Rainforestation trainers and practitioners in the Visayas converged at VSU for a capacity-building convention organized by the The Rain Forestation Restoration Initiative (RFRI), June 16-17, at the VSU Hostel.

Rainforestation is a technology developed by VSU to replace the more destructive forms of kaingin practices, form a buffer zone around primary forests, protect their biodiversity, help maintain the water cycle, and provide farmers with stable and higher income.

RFRI Belinda de la Paz, a Haribon Foundation representative, said the two-day convention aimed to enhance their members’ capabilities as rainforestation specialists. Besides lectures, a workshop was conducted to provide inputs in developing the RFRI research agenda and enhance its methodology on rainforestation.

“This gathering is important because [I think] this is the first-time that these trainers and practitioners could come together not only as a participant of a training but also to actually become a resource person.” told de la Paz.

The activity focused mostly on the participants’ inputs on researches, and sharing of innovations and experiences in implementing rainforestation. To form an RFRI cluster in the Visayas was also among the convention’s objectives, de la Paz said.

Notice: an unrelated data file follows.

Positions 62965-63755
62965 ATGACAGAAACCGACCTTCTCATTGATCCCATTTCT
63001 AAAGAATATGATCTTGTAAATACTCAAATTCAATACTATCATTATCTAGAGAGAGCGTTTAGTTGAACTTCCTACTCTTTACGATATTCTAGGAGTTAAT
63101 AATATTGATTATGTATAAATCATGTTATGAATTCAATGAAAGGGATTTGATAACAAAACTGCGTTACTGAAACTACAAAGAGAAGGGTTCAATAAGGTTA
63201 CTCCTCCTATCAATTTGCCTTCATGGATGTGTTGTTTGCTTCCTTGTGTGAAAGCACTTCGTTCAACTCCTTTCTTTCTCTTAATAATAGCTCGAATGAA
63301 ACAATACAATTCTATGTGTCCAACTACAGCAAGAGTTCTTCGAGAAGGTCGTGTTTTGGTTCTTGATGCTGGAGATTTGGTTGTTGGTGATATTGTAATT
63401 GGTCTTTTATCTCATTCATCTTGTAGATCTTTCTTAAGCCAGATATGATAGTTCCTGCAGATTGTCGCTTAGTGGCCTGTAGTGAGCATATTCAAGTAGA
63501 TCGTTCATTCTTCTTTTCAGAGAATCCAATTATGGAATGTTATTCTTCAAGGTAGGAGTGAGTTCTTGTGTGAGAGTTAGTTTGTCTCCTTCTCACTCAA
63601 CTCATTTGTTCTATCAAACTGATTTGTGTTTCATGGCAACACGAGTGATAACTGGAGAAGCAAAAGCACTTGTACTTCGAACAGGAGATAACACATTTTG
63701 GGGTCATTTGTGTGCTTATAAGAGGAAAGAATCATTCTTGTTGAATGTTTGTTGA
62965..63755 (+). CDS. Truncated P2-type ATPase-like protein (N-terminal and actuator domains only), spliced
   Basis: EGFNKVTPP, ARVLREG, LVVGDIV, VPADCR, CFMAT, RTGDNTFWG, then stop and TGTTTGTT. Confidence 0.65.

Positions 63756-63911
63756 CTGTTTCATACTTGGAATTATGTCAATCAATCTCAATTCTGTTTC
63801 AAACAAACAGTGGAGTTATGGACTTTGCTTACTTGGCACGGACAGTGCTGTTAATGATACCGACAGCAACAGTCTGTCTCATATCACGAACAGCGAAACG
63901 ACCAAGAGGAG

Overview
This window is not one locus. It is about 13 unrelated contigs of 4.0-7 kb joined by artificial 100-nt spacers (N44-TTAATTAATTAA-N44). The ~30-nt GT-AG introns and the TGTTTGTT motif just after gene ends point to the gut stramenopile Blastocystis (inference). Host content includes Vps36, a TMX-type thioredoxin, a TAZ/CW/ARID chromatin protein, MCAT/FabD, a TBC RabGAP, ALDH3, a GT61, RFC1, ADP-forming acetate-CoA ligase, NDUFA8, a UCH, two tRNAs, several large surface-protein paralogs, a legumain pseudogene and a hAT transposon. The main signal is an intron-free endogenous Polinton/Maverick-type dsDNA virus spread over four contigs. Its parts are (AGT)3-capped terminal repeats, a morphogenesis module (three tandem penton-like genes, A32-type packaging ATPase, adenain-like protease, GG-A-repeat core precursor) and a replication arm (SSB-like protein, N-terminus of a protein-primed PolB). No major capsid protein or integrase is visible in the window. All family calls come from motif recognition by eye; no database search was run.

Former VSU President Dr. Paciencia Milan, who is currently CEO and Chair of the Foundation for the Philippine Environment, said RFRI is open to students and student-organizations who are interested in forest restoration and are willing to implement it.

“If [students and organizations] have an area where they can plant trees, we can assist them,” said Dr. Milan.

More than 50 participants from Leyte, Negros, Cebu, Panay, Samar, Bohol and other Visayas Regions attended the two-day conference with delegates from VSU’s Institute of Tropical Ecology and Environmental Management.

The RFRI is a network of organizations, academicians, people’s organizations, non-government organizations, and business sectors promoting the use of native trees in forest restoration.